Most of us have been asked at our doctor’s office when we last had a tetanus shot.
In my most recent column, I wrote about abrasion and laceration injuries and mentioned the need to get a tetanus shot if necessary.
But when to get it, and just what is tetanus? The answer to the second part of that question is that tetanus is a severe disease caused by a toxin produced by the bacteria Clostridium tetani, which produces stiffness and spasms of skeletal muscles. It often begins in the muscles of the jaw, hence the name “lockjaw.” Years ago, people could die from tetanus because of the jaw locking, leaving them unable to eat or breathe.
Fortunately, in this age of modern medicine, tetanus infections can be successfully cured.
The tetanus germ is actually quite fragile. It cannot live in the presence of oxygen and does not survive well outside the human body. It does, however, produce spores that are extremely resistant to adverse conditions. These spores are widely distributed in soil and in the intestines of many domestic and farm animals. The spores can also be found on skin surfaces as well as on many inanimate objects.
The tetanus germ itself is not harmful, but it produces one of the most potent poisons known. This toxin is what causes the muscle spasms. Tetanus is not contagious from person to person, and antibiotics are ineffective, as they have no effect on the harmful toxin.
The tetanus bacterium enters the body through a wound which might be major or minor. The incubation period ranges from three to 21 days, and symptoms usually are observable within days. The deeper the wound, the less oxygen is present, allowing the tetanus spores to proliferate, spreading the toxin throughout the bloodstream.
Tetanus may follow puncture wounds, especially by stepping on a nail. A rusty nail is only slightly more dangerous than a non-rusty nail, and only because its surface is rougher and a little more likely to harbor germs. Burns, bites and even minor scratches can also lead to tetanus. Occasionally, the victim might not even recall a preceding injury.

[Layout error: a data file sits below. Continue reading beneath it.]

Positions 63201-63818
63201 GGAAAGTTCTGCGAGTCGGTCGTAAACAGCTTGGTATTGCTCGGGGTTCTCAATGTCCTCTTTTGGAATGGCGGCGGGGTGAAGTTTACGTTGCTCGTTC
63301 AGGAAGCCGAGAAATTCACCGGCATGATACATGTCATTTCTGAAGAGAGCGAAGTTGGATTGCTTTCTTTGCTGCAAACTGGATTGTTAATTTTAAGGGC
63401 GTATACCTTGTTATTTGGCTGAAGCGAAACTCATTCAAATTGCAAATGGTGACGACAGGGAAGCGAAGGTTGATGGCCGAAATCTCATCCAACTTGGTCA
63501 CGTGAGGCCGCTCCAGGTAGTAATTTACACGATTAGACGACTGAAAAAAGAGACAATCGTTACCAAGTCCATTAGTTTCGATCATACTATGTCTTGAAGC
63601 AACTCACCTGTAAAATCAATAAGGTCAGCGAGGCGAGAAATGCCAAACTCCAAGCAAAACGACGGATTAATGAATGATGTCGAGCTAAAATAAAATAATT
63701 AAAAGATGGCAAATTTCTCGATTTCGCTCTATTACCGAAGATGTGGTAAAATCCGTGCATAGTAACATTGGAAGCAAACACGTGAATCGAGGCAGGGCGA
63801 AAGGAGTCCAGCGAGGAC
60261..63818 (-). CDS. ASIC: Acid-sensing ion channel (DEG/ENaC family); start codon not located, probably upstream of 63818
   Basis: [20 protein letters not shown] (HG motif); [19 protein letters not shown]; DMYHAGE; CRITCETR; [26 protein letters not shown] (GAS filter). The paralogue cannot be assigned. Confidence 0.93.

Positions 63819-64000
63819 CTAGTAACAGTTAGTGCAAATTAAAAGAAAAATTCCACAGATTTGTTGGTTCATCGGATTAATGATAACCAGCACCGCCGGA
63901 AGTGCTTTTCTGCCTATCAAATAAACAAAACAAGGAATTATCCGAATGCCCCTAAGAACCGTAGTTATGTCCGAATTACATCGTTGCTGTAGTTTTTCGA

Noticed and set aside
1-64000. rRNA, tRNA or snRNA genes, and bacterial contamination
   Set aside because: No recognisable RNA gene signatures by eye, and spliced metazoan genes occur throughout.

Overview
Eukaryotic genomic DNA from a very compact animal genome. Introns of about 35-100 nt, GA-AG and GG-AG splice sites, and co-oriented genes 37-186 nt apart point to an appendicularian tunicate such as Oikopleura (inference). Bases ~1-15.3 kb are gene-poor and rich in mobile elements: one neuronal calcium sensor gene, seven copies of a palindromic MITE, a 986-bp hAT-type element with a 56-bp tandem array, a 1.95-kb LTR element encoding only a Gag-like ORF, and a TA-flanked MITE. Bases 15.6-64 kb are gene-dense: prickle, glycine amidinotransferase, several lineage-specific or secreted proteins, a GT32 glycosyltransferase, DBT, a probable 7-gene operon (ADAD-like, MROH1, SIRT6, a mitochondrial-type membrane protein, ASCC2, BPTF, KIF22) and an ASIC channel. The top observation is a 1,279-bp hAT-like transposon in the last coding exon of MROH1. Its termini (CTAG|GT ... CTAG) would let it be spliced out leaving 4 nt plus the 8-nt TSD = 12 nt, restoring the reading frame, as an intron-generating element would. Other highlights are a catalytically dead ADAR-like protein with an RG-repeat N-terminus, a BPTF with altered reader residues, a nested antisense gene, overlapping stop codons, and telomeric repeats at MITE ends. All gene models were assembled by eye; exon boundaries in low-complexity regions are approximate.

Tetanus immunization came of age during World War II. Tetanus fatalities fell from thousands per year to just 20 cases, as of the last report in 2003. Almost all reported cases of tetanus are in those who have never been vaccinated or those who were properly vaccinated but have not had a booster in the preceding 10 years.
Routine tetanus immunization begins after birth at 2 months and is continued with a series of four doses with a booster at about 5 years of age, prior to entering school. From then on, a booster is needed every 10 to maintain adequate protection.
Receiving a booster sooner than necessary is not harmful. Better safe than sorry.
Tetanus vaccination is almost 100 percent effective and, unlike the old horse serum used years ago, the new variety being used rarely causes serious reactions. The most common problem for some after receiving the tetanus shot is soreness, with occasional redness and swelling around the injection site. This will resolve on its own and is not an allergic reaction.
If you have an open wound:
- Clean the wound appropriately.
- Get a tetanus vaccination as soon as possible if: You’ve never had one before; If the wound is very dirty and deep and your last booster was more than five years ago; If the wound is relatively clean and minor and your last booster was more than 10 years ago.
- Have your health care provider keep you updated with 10-year booster immunizations, even during a routine office visit.